65) It seems that language appeared from nowhere since no other species has anything resembling human language. However, other animals do possess basic systems for perceiving and producing sounds that enable them to communicate. These systems may have been in place before the appearance of language.
66) In the past wars have led to inflation and higher commodity prices. Fighting disrupts trade and prevents raw materials from being shipped from one country to another. In second-world-war Britain, a banana was the height of luxury.
67) For the purposes of argument, culture is divided into material and non-material, and the speaker's aim is to show how they both affect each other. Material developments in tools and technology can affect non- material culture, our customs and beliefs, and the other way around. Genetics is used as an example as it has changed the way we think about life, but also our beliefs have affected its rate of development.
68) Augustus was given the powers of an absolute monarch, but he presented himself as the preserver of republican traditions. He treated the Senate, or state council, with great respect, and was made Consul year after year. He successfully reduced the political power of the army by retiring many soldiers, but giving them land or money to keep their loyalty.
69) A young man from a small provincial town -- a man without independent wealth, without powerful family connections and without a university education -- moves to London in the late 1580‘s and, in a remarkably short time, becomes the greatest playwright of all time. How was this achievement of magnitude made? How does Shakespeare become Shakespeare?
70) The climate for doing business improved in Egypt more than in any other country last year, according to a global study that revealed a wave of company-oriented reforms across the Middle East. The World Bank rankings, which look at business regulations, also showed that the pace of business reforms in Eastern Europe was overtaking East Asia.
71) "Thompson recognized and exploited all the ingredients of a successful amusement ride," writes Judith A. Adams in The American Amusement Park Industry. "His coasters combined an appearance of danger with actual safety, thrilled riders with exhilarating speed, and allowed the public to intimately experience the Industrial Revolution’s new technologies of gears, steel, and dazzling electric lights."
72) History rubs shoulders and often overlaps with many other areas of research, from myths and epics to the social sciences, including economics, politics, biograph, demography, and much else besides. Some histories are almost pure narratives, while others go in for detailed, tightly focused analyses of, for example, the parish records of a Cornish village in the 16th century.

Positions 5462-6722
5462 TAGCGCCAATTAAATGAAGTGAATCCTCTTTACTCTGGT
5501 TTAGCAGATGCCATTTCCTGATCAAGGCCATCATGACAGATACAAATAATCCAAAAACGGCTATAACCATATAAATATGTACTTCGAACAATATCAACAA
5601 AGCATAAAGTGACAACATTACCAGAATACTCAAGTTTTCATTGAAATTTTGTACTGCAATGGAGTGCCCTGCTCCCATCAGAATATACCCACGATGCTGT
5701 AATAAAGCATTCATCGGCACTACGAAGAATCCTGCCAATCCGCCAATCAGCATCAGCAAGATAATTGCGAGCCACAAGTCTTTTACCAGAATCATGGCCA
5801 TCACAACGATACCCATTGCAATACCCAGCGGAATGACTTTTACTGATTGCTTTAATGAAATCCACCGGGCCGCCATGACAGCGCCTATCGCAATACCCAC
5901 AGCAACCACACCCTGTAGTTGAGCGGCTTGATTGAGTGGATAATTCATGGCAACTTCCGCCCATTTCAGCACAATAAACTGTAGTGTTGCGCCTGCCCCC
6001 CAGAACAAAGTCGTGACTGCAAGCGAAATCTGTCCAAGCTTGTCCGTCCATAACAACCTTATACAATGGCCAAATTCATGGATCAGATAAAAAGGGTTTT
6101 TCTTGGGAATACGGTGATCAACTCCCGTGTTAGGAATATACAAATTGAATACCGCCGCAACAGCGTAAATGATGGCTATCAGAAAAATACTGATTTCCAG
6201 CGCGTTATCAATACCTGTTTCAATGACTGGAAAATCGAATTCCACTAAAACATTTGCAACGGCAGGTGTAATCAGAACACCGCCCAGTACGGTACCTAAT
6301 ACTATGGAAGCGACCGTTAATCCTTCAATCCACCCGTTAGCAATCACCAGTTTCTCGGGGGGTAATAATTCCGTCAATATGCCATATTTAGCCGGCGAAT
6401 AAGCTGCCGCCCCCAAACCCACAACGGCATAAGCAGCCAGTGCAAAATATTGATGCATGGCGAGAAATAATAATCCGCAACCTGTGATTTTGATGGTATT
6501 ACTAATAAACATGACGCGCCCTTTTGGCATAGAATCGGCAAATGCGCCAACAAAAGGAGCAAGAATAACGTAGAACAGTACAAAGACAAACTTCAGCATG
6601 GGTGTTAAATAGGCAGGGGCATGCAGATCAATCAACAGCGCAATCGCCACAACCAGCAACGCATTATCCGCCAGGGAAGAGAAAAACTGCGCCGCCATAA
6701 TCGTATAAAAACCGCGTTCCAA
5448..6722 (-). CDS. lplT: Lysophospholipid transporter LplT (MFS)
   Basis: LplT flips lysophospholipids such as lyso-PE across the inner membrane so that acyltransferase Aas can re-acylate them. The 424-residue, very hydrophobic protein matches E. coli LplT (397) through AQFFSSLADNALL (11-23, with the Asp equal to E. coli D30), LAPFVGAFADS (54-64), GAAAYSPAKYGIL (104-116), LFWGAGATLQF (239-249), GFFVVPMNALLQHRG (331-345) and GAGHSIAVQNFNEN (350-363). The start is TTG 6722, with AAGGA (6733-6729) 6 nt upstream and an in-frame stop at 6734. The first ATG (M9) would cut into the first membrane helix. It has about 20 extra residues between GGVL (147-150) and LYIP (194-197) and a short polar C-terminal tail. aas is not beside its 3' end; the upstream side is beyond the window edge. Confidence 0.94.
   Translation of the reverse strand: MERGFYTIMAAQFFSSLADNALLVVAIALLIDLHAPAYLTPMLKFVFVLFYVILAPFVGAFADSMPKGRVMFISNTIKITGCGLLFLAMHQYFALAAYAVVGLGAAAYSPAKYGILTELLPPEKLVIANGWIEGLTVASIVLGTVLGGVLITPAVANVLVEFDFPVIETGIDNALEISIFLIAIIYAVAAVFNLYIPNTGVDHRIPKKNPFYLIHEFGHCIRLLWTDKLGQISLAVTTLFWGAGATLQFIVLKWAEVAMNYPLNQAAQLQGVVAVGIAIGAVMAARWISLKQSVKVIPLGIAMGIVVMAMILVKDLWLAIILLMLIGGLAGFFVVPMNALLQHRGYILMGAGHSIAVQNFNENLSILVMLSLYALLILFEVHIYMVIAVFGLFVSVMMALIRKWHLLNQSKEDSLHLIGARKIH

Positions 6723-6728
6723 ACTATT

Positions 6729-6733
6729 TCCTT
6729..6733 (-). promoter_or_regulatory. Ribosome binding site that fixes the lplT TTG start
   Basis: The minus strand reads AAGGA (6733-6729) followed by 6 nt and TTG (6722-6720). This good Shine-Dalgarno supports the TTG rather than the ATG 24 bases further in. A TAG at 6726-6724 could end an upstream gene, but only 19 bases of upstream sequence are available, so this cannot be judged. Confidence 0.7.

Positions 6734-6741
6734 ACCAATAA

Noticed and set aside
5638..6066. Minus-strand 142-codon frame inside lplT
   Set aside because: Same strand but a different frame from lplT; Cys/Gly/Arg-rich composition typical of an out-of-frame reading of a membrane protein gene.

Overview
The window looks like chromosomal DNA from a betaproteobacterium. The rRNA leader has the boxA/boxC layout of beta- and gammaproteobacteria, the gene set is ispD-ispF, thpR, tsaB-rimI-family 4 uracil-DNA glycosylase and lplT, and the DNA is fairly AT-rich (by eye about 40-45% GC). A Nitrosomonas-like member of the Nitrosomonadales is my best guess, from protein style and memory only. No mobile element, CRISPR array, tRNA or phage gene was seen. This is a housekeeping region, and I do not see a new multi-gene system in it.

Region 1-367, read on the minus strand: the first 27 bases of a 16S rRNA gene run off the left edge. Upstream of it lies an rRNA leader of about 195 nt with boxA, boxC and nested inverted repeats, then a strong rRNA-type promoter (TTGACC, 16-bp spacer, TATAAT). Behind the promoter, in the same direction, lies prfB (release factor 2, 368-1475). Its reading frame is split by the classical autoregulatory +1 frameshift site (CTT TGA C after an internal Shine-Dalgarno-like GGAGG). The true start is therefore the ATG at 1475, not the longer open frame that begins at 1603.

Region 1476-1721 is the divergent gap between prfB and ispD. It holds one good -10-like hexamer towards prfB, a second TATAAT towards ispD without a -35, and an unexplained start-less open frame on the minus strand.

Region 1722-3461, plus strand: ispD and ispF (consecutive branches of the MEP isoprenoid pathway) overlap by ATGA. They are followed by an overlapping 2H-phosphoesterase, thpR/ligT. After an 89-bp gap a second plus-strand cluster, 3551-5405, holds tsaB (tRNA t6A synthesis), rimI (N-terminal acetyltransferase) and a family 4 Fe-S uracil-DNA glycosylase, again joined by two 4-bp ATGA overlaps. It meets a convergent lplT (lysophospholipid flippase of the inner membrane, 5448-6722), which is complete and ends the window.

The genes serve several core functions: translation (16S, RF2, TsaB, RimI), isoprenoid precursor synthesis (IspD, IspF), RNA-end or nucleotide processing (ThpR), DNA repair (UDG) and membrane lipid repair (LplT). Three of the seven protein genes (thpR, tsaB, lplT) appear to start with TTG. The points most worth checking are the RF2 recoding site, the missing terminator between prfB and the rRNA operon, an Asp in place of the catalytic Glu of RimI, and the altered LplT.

73) Before European explorers had reached Australia, it was believed that all swans were white. Dutch mariner, Antonie Caen, was the first to be amazed at the sight of Australia’s Black swans on the Shark Bay in 1636. Explorer Willem de Vlamingh captured two of these creatures on Australia’s Swan River and returned with them to Europe to prove their existence. From that point on, black swans and Australia have been closely linked.
74) As a historian, if you really want to understand the sensibilities of those who lived in the past, you must be like a novelist and get into the skins of your characters and think and feel as they do. You are asked to imagine what it's like to be a peasant in medieval times, asking the sort of questions a peasant might ask. What the writer is saying is that a historian needs imaginative sympathy with ordinary people in the past.
75) Not a lot is known about how the transportation of goods by water first began. Large cargo boats were being used in some parts of the world up to five thousand years ago. However, sea trade became more widespread when large sailing boats travelled between ports, carrying spices, perfumes and objects made by hand.
76) The speaker is a marine biologist who became interested in the Strandlopers, an ancient people who lived on the coastline, because of their connection to the sea. Their way of life intrigued him. As a child he had spent a lot of time by the sea, exploring and collecting things – so he began to study them, and discovered some interesting information about their way of life, how they hunted, what tools they used, and so on.
77) Lincoln's apparently radical change of mind about his war power to emancipate slaves was caused by the escalating scope of war, which convinced him that any measure to weaken the Confederacy and strengthen the Union war effort was justifiable as a military necessity.